Much has been made of President Donald Trump's visits to Saudi Arabia and Israel this week, but high-stakes meetings are still to come — in Europe.
The president heads to Rome on Tuesday, after he spent the start of his first foreign trip in the Middle East talking about efforts to combat terrorism and seek peace between Israel and the Palestinians. In the ensuing days, Trump will meet with Pope Francis, top European Union officials, leaders of NATO member countries and the leaders of the Group of 7 economic powers.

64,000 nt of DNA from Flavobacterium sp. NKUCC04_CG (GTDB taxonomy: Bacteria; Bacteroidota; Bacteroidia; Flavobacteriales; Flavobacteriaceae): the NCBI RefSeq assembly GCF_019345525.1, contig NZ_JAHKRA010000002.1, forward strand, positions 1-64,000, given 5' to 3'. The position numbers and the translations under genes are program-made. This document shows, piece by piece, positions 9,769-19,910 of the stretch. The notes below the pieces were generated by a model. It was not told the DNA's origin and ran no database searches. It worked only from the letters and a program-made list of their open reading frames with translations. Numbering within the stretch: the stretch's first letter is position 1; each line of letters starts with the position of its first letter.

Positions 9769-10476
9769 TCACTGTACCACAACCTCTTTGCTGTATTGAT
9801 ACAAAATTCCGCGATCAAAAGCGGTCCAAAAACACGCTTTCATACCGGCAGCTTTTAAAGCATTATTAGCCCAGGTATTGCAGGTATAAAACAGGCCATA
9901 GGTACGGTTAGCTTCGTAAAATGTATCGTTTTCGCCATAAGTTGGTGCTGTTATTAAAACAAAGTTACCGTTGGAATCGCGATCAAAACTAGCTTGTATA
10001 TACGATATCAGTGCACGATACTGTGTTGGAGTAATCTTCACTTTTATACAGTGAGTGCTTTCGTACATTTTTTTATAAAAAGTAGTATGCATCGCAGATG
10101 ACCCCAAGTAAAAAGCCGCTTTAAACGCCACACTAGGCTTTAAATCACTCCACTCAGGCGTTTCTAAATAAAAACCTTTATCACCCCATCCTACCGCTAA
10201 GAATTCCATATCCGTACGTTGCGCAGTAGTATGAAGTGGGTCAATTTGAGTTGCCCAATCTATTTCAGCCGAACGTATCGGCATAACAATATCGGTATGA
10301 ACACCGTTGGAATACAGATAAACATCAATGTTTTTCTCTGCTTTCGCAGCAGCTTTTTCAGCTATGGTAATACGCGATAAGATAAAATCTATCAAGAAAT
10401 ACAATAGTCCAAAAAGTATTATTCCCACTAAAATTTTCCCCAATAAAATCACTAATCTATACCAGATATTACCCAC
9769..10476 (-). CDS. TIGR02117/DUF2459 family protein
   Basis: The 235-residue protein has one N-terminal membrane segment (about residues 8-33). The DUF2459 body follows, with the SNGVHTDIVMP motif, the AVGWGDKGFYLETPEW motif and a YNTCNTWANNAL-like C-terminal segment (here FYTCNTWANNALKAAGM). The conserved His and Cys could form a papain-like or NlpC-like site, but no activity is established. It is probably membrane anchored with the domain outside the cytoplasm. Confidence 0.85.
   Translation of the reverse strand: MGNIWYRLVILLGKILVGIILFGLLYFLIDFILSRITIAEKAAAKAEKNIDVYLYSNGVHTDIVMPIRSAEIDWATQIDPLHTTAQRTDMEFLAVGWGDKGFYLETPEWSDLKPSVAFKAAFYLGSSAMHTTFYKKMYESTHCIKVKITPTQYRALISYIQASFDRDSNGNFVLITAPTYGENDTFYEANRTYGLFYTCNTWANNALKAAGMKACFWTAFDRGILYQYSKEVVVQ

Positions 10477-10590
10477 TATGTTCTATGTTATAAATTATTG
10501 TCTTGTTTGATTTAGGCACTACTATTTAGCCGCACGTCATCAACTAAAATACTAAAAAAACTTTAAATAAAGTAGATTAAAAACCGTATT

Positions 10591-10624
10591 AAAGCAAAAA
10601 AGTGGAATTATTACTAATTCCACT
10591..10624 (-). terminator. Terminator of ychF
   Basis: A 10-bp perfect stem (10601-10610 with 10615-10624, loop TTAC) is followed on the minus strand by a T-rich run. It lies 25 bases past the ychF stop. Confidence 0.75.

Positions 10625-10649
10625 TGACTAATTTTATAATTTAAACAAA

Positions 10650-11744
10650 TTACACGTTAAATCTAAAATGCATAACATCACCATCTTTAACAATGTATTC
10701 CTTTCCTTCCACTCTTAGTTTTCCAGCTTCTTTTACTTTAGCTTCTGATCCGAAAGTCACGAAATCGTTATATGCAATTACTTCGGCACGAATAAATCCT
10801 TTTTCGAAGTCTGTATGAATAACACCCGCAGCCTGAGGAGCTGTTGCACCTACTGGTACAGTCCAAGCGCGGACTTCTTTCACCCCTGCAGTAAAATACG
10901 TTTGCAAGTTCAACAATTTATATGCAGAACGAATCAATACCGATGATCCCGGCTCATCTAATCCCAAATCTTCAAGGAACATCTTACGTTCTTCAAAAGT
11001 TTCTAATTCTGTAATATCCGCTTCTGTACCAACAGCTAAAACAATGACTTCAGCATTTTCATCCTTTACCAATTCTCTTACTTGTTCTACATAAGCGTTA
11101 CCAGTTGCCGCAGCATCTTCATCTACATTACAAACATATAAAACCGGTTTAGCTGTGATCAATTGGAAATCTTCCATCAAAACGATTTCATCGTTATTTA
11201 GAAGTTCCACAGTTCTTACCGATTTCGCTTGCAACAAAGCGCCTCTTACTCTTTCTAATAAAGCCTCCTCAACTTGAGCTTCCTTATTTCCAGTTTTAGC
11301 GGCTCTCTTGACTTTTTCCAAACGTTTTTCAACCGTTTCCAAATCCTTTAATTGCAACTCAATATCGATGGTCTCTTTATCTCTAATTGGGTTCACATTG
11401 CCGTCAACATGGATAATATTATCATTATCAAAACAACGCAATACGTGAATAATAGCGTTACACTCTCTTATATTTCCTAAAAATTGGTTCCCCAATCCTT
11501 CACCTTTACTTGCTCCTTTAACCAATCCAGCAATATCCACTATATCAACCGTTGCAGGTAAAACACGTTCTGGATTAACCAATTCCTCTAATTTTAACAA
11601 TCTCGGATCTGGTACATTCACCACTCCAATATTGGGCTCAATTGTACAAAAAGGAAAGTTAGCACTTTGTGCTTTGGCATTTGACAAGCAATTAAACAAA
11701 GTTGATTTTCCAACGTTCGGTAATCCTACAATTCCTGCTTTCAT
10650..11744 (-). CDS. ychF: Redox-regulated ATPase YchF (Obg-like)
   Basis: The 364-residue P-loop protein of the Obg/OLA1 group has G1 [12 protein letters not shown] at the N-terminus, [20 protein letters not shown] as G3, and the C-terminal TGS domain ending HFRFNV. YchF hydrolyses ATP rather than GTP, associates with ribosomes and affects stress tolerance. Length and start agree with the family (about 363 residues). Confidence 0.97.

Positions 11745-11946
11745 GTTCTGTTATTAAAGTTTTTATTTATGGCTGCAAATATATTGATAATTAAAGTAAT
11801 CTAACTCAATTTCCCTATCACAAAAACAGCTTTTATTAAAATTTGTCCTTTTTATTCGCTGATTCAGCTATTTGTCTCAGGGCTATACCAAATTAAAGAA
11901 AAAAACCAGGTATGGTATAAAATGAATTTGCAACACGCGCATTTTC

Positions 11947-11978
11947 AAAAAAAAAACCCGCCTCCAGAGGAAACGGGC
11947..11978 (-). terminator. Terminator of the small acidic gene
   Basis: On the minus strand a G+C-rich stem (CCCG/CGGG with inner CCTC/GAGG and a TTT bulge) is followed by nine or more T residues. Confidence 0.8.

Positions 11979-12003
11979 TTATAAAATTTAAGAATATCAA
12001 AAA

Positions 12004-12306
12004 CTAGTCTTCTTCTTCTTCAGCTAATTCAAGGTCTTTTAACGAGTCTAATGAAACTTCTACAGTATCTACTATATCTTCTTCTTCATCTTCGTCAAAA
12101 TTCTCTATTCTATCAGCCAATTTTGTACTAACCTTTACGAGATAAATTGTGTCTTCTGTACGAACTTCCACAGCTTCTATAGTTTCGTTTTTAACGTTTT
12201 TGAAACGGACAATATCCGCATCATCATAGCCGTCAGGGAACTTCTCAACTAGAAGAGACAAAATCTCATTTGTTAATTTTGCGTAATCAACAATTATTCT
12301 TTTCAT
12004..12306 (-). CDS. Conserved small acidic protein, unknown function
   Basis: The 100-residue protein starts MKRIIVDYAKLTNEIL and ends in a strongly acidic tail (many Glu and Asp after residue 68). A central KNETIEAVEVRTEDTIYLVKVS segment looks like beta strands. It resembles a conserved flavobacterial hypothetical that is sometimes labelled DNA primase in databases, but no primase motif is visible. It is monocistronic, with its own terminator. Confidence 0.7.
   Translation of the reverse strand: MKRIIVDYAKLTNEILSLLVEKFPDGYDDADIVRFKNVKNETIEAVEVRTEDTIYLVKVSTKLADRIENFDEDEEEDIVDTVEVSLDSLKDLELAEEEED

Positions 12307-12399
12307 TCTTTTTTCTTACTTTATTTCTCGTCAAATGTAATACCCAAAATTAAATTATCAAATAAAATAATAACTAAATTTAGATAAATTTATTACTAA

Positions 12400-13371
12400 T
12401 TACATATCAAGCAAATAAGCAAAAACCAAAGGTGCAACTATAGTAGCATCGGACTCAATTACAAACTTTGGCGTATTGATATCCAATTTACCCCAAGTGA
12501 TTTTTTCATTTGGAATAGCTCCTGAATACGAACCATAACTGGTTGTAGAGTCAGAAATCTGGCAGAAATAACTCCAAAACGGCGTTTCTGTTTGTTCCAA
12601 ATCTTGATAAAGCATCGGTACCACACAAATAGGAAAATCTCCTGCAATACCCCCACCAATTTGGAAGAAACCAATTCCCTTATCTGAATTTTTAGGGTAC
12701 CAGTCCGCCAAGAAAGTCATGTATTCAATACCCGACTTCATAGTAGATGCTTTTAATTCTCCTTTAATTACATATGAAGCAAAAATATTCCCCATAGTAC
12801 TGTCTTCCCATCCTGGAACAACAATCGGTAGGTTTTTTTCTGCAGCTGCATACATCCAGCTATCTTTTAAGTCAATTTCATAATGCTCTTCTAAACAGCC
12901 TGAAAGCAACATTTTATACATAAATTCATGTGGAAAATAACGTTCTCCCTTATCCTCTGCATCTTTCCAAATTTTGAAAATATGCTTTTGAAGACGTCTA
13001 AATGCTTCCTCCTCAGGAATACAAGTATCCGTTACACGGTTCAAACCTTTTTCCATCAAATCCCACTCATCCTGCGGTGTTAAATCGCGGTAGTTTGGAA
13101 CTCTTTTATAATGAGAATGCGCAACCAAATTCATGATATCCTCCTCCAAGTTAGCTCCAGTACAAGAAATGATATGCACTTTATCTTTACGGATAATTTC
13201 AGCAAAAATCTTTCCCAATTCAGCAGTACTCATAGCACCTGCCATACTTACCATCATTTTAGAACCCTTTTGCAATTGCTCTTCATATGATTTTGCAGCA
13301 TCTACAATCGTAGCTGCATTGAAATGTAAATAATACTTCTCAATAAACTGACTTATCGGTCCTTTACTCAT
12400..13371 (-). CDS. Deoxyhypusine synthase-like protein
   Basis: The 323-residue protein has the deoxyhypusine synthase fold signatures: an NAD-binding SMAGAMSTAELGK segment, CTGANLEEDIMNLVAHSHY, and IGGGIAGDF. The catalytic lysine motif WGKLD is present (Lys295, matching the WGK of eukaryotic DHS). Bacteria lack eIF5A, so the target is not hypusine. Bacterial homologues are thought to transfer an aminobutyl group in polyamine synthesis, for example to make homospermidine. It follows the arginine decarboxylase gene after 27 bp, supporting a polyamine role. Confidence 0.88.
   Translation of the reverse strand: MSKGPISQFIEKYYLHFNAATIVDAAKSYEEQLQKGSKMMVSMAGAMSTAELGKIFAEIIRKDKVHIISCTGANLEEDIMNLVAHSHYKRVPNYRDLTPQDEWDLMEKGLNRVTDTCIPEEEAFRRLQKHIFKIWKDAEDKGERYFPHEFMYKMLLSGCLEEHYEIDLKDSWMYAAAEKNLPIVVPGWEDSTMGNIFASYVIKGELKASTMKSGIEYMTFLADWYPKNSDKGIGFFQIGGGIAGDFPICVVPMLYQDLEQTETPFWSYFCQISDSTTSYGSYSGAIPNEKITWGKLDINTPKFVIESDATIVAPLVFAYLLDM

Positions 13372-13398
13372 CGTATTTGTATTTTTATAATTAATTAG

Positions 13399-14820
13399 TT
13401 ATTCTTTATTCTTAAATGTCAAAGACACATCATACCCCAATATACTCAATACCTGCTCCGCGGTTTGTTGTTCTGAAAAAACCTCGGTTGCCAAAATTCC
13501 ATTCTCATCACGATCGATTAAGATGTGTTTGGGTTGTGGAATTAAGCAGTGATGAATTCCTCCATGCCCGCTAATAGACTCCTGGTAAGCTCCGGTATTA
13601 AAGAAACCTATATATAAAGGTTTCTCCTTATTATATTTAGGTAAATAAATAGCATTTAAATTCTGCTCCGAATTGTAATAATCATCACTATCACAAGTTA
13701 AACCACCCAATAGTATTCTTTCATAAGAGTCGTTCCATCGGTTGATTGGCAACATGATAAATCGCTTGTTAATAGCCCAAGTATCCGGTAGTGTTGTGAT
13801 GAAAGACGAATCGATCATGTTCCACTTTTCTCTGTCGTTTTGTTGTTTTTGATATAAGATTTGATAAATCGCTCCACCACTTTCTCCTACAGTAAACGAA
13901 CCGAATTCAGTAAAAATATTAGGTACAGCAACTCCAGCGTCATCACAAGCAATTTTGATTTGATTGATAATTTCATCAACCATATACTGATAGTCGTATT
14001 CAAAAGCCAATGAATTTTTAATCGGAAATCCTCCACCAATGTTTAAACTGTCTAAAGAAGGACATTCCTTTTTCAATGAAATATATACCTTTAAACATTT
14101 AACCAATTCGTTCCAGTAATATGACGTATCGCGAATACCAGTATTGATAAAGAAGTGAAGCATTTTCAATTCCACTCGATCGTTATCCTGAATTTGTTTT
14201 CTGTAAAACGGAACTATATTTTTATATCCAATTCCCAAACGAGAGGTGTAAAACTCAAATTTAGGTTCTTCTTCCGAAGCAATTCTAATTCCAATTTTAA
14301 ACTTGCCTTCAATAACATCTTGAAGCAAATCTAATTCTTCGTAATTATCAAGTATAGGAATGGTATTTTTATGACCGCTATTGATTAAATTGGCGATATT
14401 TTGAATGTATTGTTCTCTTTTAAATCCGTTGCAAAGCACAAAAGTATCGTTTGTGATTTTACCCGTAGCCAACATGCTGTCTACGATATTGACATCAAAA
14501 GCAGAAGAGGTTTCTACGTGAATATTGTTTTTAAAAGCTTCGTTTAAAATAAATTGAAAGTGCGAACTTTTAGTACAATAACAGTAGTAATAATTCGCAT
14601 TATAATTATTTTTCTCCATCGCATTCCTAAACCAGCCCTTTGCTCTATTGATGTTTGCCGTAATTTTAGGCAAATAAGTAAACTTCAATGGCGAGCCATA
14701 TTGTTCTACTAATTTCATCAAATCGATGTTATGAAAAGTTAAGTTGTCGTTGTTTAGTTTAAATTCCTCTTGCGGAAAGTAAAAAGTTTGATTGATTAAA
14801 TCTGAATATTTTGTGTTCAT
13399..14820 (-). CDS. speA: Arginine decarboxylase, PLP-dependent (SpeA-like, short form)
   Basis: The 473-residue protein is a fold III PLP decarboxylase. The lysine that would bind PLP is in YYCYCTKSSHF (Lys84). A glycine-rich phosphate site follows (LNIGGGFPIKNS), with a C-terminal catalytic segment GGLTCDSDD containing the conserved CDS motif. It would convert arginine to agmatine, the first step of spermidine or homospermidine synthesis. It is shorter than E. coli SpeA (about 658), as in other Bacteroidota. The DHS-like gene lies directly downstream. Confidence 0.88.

For Trump, the meetings yield an opportunity to follow through on pledges: to push European allies to spend more on defense and to strike a more coordinated effort against North Korea, among other issues. On the European side, the meetings are a chance to gauge Trump's loyalty — or lack of it — to the Continent. The American president has repeatedly bashed institutions like the EU and NATO that have formed the basis of U.S.-Europe cooperation for decades.